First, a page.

Arts-Based Community Development Convening
Transforming Post-Industrial Cities through Art and Innovation
April 12 through 14, 2012 - St. Louis

Rachel Reynolds Luster

Ozarks, Missouri

Rachel Reynolds Luster Pic

Rachel Reynolds Luster is a folklorist working in the Missouri Ozarks. She’s a frequent speaker and writer on the topic of cultural sustainability and is currently pursuing a Ph.D. in Heritage Studies at Arkansas State University where her dissertation explores a holistic approach to rural community revitalization. She is the contributing editor for The Art of The Rural.

Rachel is the founder of HomeCorps, a program that helps rural students, after graduation, lead community recovery projects, stemming youth loss and strengthening rural areas in decline. The non-profit program offers youth a stipend to remain in their home communities for the year following graduation to work on a community restoration project of their own design with guidance from program administrators and a community mentor, strengthening youth bonds to place and community, reducing youth out-migration, and helping to revitalize communities.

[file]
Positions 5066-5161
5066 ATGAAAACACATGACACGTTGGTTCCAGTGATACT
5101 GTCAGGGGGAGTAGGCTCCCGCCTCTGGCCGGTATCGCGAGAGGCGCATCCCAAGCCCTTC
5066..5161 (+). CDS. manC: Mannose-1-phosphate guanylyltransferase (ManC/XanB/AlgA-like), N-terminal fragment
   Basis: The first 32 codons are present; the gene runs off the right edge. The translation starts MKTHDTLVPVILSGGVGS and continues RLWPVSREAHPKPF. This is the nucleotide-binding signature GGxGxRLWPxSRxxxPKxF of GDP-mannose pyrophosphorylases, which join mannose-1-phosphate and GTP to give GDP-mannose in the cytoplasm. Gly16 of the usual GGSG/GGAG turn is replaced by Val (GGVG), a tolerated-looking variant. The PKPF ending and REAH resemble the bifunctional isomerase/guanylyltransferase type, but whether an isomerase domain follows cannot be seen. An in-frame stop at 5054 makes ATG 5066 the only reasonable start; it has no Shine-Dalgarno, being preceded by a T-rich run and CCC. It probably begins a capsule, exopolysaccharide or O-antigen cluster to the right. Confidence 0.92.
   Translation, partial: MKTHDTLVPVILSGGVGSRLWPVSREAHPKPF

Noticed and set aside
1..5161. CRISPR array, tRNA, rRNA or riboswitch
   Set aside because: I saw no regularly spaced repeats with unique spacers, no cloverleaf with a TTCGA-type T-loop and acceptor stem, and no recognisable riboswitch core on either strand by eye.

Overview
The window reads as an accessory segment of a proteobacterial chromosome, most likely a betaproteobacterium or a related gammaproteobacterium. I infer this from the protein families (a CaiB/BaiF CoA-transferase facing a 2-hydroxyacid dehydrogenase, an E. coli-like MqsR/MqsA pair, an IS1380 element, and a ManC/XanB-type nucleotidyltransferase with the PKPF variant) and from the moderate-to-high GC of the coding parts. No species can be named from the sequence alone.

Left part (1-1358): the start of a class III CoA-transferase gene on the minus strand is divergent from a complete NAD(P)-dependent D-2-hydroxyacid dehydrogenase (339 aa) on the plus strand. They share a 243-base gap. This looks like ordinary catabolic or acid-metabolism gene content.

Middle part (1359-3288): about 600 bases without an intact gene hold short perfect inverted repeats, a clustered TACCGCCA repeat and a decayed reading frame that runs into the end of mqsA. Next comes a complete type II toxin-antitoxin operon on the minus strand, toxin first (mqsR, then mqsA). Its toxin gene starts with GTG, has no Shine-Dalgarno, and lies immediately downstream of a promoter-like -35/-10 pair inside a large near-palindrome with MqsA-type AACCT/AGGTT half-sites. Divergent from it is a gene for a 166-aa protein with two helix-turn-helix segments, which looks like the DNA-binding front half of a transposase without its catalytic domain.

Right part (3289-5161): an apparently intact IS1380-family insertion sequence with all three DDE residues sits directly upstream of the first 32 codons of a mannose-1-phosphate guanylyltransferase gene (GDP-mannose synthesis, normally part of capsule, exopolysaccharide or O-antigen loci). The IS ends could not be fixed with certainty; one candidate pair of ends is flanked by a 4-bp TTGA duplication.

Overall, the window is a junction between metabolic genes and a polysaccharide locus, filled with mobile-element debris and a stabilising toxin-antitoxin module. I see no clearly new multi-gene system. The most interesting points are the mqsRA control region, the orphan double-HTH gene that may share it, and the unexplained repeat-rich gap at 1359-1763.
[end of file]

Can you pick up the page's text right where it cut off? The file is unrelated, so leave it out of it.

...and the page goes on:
Re-Thinking The Rural Arts

Day 2 / Apr, 13 @ 10:30 am
Lower Level : Room C

Rural America is undergoing a period of dramatic cultural and demographic change. Its people are poised to take agency over their own narrative, as new media is allowing for the open and decentralized sharing of stories – from next door to across the continent. In concert with this, interest in sustainable and local food systems has leant a visibility, and a cultural and economic force, to a rural landscape often relegated to distorting pastoral clichés.

These dynamic possibilities offer a moving and multi-layered metaphor for the kinds of work to be created in rural America, as artists and community members are working across disciplines to re-think and re-imagine rural America – and to make connections to their partners in urban and international locales.

This panel presents the work of four dynamic artists and community leaders who are offering a new vision for the role of the arts in rural America. By connecting across disciplines and across geographic regions, these practitioners are examples of how serious aesthetic work can also function as an engine for social change and community development.

Polly Atwell: writer, critic, and author of the novel Wild Girls (Scribner, 2013); Matthew Fluharty (moderator): poet, editor, and founder of The Art of the Rural; Brian Frink: artist, professor, and founder of Rural America Contemporary Artists; Rachel Reynolds Luster: musician, folklorist, and founder of HomeCorps; Richard Saxton: artist, professor, and founder of the M12 art collective